Center for Biophysics and Quantitative Biology

Biophysics Researcher Investigates Means to Control the Conformation of DNA Molecules in Nanopores

article's main image is rotated and cropped from: graphene sandwich membrane shown in black and white with DNA shown in color stretching through one nanopore from one side of the membrane to the other

Sequencing the human genome allows for better understanding of genetic variations at the molecular level, such as the relationships among diseases, inheritance, and individuality. It increases the ability to take preemptive actions prior to disease development or to adopt treatments for diseases that have not yet been diagnosed.

In nanopore sequencing, single strands of DNA are driven by an applied electric field to pass through pores of nanometer size. Reducing a DNA molecule’s translocation speed in nanopores is a key step towards reliable resolution of individual bases.

graphene sandwich membrane shown in black and white with DNA shown in color stretching through one nanopore from one side of the membrane to the other
Hydrophobic adhesion stretches DNA through a nanopore in a graphene sandwich membrane. Image courtesy Manish Shankla

In a study aimed to explore means to control the conformation of DNA molecules passing through nanopores in a graphene membrane—atomic-scale hexagonal lattice made of carbon atoms—a group of University of Illinois researchers examined the effect of exposed graphene layers on the transport dynamics of both single- and double-stranded DNA through nanopores.

“Slowing DNA transport using graphene–DNA interactions” is a research project led by investigators from several departments across campus, including Center for Biophysics and Quantitative Biology Affiliate Professor Aleksei Aksimentiev (Department of Physics), Professor Rashid Bashir (Department of Electrical and Computer Engineering) and student researchers Shouvik Banerjee (Department of Materials Science and Engineering), James Wilson (Department of Physics), Jiwook Shim (Department of Electrical and Computer Engineering), Manish Shankla (Center for Biophysics and Computational Biology), and Elise A. Corbin (Department of Bioengineering).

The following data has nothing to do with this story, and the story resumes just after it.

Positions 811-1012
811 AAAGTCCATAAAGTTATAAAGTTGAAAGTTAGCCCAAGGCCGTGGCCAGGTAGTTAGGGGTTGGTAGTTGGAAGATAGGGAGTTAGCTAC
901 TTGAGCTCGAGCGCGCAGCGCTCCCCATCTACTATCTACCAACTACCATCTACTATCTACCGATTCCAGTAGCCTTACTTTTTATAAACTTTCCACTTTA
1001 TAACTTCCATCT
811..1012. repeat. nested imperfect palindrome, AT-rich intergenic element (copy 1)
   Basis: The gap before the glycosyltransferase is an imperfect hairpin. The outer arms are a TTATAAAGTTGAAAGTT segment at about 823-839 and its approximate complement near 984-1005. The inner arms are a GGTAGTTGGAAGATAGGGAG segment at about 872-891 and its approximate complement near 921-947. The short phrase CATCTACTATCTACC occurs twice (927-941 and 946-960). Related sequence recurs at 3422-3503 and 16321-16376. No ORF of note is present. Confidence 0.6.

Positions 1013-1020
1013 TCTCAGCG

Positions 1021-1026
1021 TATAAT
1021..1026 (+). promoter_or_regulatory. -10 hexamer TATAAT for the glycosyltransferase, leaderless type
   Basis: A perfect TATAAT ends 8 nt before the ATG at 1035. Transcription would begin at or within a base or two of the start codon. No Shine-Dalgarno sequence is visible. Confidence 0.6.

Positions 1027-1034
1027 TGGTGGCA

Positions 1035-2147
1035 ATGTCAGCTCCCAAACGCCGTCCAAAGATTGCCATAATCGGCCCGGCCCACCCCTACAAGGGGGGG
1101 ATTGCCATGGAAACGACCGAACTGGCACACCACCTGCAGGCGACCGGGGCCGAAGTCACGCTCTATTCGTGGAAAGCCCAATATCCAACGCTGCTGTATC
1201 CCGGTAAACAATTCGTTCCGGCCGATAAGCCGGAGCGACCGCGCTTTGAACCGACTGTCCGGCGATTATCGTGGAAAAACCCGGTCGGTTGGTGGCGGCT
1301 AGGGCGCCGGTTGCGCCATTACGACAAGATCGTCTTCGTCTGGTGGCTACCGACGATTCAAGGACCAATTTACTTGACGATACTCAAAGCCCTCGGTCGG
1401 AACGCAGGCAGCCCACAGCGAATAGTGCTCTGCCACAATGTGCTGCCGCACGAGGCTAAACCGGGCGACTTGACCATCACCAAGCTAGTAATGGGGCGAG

While it was known that single-stranded DNA adsorbs hydrophobically to graphene, the research team hypothesized that hydrophobic adhesion to two such surfaces separated by a layer of inert material would stretch the molecule. “We’ve used all-atom molecular dynamics simulation to characterize the amount of stretching, thus showing that DNA nucleotides visit reproducible locations while passing through such double-graphene system,” says Professor Aksimentiev.

Nanopore devices with various combinations of graphene and dielectric layers in stacked membrane structures were fabricated as part of this study. The molecular dynamics simulations conducted confirmed the preferential interactions of DNA with the graphene layers as compared with the dielectric layer verifying the experimental findings.

Based on their findings, the researchers proposed that the integration of multiple stacked graphene layers could result in slowing down DNA sufficiently to place DNA nucleotides in reproducible configurations within the nanopore. According to Professor Aksimentiev, the stretching and controlled motion of DNA is essential to realizing solid-state nanopore sequencing, a technology that will further reduce the costs of DNA sequencing and may enable direct RNA sequencing, which is a major scientific and technological goal.

To read the full paper, please visit https://doi.org/10.1002/adfm.201403719.

Published July 22, 2019 20:01